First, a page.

AFTER HER ELECTION AS STATE comptroller in November 1998, Carole Keeton Rylander sought advice about her new job, a largely obscure office except for one detail: The State of Texas cannot spend a dime without her approval. It is the comptroller’s responsibility to tell the Legislature how much money is available to spend and to refuse to approve the lawmakers’ budget if they fail to stay within her revenue estimate. The tension between Legislature and comptroller can get serious at times, and so the person Rylander turned to was a man who understood tension: Bob Bullock, who had held the office for sixteen years (1975-1991) before serving another eight as lieutenant governor. Often irascible, occasionally brilliant, but always informed, Bullock, before he died in 1999, gave freely of his advice to anyone who asked for it (and to many who did not), regardless of party.
“I visited with Bullock a couple of times before he died,” says Rylander, who was reelected last month, “and one thing is absolutely emblazoned in my mind: ‘Carole, you never want to overshoot the runway on a revenue estimate.’ And so, when I tell people I am not going to overshoot the runway [with a high revenue estimate], I’m quoting Bullock.”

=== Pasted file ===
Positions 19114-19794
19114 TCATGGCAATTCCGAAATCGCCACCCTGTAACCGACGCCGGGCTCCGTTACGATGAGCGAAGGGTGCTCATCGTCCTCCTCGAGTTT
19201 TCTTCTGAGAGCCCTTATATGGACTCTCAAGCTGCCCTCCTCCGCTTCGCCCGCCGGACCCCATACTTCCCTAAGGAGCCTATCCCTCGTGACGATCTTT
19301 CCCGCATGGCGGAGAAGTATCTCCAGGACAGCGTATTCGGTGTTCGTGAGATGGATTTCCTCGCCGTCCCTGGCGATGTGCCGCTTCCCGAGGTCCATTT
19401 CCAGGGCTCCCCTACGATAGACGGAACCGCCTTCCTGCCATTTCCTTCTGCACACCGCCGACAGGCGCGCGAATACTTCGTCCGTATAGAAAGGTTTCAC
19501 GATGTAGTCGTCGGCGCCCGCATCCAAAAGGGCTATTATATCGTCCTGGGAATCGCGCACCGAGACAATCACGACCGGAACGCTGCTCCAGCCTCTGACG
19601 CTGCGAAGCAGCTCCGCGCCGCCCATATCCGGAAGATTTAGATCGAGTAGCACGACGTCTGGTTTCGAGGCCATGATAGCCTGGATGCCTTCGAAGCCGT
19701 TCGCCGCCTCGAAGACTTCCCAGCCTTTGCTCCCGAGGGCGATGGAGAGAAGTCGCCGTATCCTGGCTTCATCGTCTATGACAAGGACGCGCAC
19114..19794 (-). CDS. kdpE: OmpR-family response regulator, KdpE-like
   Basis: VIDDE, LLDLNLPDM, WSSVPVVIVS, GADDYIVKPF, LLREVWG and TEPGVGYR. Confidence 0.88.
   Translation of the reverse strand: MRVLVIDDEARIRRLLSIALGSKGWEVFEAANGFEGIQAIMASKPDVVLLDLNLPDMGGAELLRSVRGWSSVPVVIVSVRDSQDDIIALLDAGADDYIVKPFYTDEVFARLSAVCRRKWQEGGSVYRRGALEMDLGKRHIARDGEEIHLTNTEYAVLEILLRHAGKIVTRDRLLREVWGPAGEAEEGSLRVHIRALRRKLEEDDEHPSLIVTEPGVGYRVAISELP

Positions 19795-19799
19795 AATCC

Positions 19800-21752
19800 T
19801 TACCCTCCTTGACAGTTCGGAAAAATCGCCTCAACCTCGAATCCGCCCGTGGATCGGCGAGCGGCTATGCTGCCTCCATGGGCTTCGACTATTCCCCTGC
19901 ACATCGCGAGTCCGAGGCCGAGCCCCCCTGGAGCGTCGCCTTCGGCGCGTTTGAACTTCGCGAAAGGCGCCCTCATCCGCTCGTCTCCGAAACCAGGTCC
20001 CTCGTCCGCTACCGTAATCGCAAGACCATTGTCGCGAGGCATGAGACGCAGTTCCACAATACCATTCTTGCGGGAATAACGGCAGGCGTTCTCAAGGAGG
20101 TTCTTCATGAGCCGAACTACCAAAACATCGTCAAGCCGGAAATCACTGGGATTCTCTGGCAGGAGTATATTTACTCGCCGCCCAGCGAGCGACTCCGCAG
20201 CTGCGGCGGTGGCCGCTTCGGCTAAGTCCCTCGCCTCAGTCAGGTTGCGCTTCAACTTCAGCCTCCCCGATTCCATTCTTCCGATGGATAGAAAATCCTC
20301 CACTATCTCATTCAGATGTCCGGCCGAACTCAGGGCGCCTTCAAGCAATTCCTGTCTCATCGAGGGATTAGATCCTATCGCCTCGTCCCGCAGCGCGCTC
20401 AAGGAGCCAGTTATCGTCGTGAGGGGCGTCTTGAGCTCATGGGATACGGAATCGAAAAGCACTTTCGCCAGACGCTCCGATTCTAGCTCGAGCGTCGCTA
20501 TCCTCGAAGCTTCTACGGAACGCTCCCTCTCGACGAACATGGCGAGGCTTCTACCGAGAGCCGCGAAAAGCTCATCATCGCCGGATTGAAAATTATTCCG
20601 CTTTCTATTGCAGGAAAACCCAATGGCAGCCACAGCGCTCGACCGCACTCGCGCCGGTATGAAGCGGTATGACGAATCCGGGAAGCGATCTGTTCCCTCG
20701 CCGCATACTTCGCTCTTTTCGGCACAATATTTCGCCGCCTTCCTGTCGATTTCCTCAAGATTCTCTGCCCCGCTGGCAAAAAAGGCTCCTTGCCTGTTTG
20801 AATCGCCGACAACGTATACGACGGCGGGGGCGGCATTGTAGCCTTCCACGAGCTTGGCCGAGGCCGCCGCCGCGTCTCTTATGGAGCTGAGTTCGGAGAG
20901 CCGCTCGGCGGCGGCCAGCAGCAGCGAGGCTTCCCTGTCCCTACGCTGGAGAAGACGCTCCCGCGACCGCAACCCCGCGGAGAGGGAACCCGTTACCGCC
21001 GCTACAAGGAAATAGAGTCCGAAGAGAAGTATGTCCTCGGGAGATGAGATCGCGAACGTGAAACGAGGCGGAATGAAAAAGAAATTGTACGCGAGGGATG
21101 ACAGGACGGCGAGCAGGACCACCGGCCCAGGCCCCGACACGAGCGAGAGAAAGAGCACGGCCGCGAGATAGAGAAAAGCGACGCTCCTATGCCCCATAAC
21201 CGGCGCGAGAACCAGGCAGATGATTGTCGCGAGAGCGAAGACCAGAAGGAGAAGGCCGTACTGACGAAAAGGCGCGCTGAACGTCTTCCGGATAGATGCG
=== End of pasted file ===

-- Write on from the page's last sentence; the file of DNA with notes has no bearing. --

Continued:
This is not good news for the Legislature. When the next regular session begins, in January 2003, budget writers will face one of the largest shortfalls in the state’s history: at least $5 billion, according to Rylander’s preliminary estimate, and perhaps as much as $10 billion. A “perfect storm” of slowing economic growth; continuing in-migration that strains schools, prisons, and health care systems; and vanishing state savings means that lawmakers will have to make deep spending cuts or raise taxes. And the storm is heading Rylander’s way: The lower her revenue estimate is, the more hard choices the Legislature will have to make.
The tug-of-war between the comptroller and the budget writers is nothing new. Even in less fiscally challenging times, lawmakers have been known to greet